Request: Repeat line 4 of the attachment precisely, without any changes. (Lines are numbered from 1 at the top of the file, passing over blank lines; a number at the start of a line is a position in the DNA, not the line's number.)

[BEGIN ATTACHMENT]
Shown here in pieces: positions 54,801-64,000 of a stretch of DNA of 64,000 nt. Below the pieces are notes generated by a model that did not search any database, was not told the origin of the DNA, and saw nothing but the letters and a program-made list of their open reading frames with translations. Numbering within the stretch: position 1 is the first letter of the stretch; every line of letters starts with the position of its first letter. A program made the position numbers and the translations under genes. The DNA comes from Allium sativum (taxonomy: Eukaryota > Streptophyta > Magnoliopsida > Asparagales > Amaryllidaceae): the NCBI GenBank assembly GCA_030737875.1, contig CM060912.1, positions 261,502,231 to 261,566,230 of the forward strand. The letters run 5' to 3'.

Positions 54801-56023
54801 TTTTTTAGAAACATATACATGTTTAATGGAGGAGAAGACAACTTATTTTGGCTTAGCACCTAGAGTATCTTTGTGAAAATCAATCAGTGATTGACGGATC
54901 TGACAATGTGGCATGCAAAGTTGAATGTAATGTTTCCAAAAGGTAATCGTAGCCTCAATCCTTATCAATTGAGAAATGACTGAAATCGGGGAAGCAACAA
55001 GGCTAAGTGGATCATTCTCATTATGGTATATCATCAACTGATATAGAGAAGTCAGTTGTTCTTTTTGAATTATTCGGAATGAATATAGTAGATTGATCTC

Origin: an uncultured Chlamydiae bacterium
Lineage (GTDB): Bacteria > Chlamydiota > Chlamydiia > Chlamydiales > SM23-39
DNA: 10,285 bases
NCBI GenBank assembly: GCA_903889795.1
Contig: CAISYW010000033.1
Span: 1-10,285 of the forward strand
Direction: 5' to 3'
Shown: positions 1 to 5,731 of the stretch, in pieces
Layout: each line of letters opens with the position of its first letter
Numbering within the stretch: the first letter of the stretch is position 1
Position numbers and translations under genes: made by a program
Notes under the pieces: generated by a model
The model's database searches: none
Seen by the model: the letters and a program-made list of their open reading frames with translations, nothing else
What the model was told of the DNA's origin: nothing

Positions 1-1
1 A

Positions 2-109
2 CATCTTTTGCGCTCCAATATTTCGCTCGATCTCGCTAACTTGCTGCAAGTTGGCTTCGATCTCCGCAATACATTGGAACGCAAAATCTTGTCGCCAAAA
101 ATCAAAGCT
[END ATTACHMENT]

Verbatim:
54901 TGACAATGTGGCATGCAAAGTTGAATGTAATGTTTCCAAAAGGTAATCGTAGCCTCAATCCTTATCAATTGAGAAATGACTGAAATCGGGGAAGCAACAA